The Court finds that the public defense system in Mount Vernon and Burlington has systemic flaws that deprive indigent criminal defendants of their Sixth Amendment right to the assistance of counsel. Although counsel are appointed in a timely manner, the sheer number of cases has compelled the public defenders to adopt case management practices that result in most defendants going to court for the first time — and sometimes accepting a plea bargain — never having had the opportunity to meet with their attorneys in a confidential setting. The attorney represents the client in name only in these circumstances, having no idea what the client's goals are, whether there are any defenses or mitigating circumstances that require investigation, or whether special considerations regarding immigration status, mental or physical conditions, or criminal history exist. Such perfunctory "representation" does not satisfy the Sixth Amendment. See Strickland, 466 U.S. at 691, 104 S.Ct. 2052 (counsel have a Sixth Amendment duty to conduct a reasonable investigation or to make a decision, based "on informed strategic choices made by the defendant and on information supplied by the defendant," that a particular investigation is unnecessary); Cronic, 466 U.S. at 658-60, 104 S.Ct. 2039; Avery, 308 U.S. at 446, 60 S.Ct. 321; Powell, 287 U.S. at 58, 53 S.Ct. 55 ("It is not enough to assume that counsel thus precipitated into the case thought there was no defense, and exercised their best judgment in proceeding to trial without preparation. Nether they nor the court could say what a prompt and thorough-going investigation might disclose as to the facts."); Hurrell-Harring v. State of New York, 15 N.Y.3d 8, 904 N.Y.S.2d 296, 930 N.E.2d 217, 224 (2010) (recognizing that "[a]ctual representation assumes a certain basic representational relationship," such that the failure to communicate and/or appear at critical stages of the prosecution may be reasonably interpreted as nonrepresentation rather than ineffective representation).

Having found that plaintiffs' Sixth Amendment rights were violated, the Court must determine whether the Cities are responsible for the constitutional deprivation. Plaintiffs have shown that the constitutional deprivations at issue here were the direct and predictable result of the deliberate choices of City officials charged with the administration of the public defense system. Intentional choices made while negotiating the public defender contracts and allocating funds to the public defender system left the defenders compensated at such a paltry level that even a brief meeting at the outset of the representation would likely make the venture unprofitable. And the Cities knew it. When Mountain Law took over the public defense contract, the Cities estimated there would be approximately 1,700 cases transferred from Sybrandy and Witt and yet chose a proposal pursuant to which they would pay only $17,500 per month. That works out to $10 per case for April 2012, with the per case rate reduced in future months by each additional case assigned to Mountain Law. Mountain Law had (and still has) every incentive to close cases as quickly as possible and to minimize the time spent on each case. While every attorney, whether privately or publicly retained, must be cognizant of costs when choosing a course of action, defending an indigent criminal defendant — any indigent criminal defendant — on $10 per month inclusive of staff, overhead, and routine investigation costs makes it virtually impossible that the lawyer, no matter how competent or diligent, will be able to provide effective assistance.12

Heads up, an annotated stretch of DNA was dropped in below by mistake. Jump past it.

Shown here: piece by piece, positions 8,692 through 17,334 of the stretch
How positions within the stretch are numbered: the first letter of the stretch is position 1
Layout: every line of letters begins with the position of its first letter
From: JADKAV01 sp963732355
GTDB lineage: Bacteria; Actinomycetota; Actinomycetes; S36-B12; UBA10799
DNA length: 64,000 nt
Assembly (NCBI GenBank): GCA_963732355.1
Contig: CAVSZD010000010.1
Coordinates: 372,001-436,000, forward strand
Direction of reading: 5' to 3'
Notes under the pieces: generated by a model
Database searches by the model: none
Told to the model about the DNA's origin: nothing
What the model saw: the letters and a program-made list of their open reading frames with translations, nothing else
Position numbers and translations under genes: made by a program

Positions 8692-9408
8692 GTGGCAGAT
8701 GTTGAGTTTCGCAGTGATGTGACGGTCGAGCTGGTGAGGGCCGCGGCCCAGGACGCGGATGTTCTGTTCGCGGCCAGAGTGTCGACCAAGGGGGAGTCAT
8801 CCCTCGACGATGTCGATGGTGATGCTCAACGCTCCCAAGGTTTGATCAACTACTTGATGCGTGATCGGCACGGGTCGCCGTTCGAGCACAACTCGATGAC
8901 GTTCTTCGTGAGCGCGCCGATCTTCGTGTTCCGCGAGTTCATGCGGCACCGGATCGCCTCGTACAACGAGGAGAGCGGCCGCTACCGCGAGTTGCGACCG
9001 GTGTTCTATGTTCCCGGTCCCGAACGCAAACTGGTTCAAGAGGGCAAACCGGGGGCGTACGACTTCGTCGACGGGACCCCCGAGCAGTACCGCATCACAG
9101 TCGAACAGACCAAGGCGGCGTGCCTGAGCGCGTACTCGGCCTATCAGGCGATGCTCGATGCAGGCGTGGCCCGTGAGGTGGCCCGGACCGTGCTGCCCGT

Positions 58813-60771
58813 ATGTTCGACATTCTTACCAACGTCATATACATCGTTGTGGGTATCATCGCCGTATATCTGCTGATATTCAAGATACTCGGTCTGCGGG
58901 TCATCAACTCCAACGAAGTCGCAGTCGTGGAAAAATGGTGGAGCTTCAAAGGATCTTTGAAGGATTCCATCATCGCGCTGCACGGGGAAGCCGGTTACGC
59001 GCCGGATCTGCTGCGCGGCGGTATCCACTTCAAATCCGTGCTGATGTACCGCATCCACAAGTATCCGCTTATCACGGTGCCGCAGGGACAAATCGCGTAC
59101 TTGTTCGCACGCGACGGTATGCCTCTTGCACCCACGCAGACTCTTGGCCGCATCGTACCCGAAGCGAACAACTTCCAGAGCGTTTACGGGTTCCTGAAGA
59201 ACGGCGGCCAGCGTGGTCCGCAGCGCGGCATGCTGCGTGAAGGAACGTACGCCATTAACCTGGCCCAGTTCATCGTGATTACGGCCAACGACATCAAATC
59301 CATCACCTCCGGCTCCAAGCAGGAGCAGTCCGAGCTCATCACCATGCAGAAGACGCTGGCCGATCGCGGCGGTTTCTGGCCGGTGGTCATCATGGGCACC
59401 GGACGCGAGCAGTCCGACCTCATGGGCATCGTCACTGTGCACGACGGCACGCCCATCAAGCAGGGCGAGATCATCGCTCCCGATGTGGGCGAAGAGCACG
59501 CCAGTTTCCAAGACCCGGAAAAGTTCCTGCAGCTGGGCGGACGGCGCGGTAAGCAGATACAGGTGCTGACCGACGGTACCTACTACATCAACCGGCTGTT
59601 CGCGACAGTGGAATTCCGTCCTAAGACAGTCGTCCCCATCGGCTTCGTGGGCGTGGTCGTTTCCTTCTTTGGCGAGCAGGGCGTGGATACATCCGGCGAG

Legislative and monitoring decisions made by the policymaking authorities of the Cities ensured that any defects in the public defense system would go undetected or could be easily ignored. Despite receiving monthly reports listing case assignments, types of cases, dispositions, and hours worked on each case, the administrators made no effort to calculate the number of cases assigned to Mountain Law or to evaluate the nature or extent of the services provided under the contract. After this litigation was filed, the City of Mount Vernon twice amended its ordinance related to the provision of public defender services, both times removing what little "teeth" the previous ordinances had. For example, in January 2012, the City jettisoned its previously acknowledged obligation to develop "a procedure for systematic monitoring and evaluation of attorney performance based on published criteria" in favor of a newly-found concern that such monitoring and evaluation "is not practical nor consistent with attorney/client privilege nor the constitutional rights of indigent defendants." Tr. Exs. 45 and 147. In November 2012, Mount Vernon deleted references to specific duties of the public defenders, redefined "case" to exclude from the caseload calculation matters that would clearly count toward the 400 unweighted limit under the Supreme Court's Standards for Indigent Defense, and removed the requirement that the public defenders report hours worked on and the disposition of each case.

The Court finds that the combination of contracting, funding, legislating, and monitoring decisions made by the policymaking authorities for the Cities directly caused the truncated case handling procedures that have deprived indigent criminal defendants in Mount Vernon and Burlington of private attorney/client consultation, reasonable investigation and advocacy, and the adversarial testing of the prosecutor's case. The Cities are therefore liable under § 1983 for the systemic Sixth Amendment violation proved by plaintiffs. See Miranda v. Clark County, 319 F.3d 465 (9th Cir.2003) (finding that county could be liable for constitutional deprivations arising from funding and case assignment policies); Clay v. Friedman, 541 F.Supp. 500, 502, 505-06 (N.D.Ill.1982) (finding that administrative head of public defender's office could be liable for non-representative decision-making and that county could be liable for promulgating policies and customs that led to the constitutional deprivation).13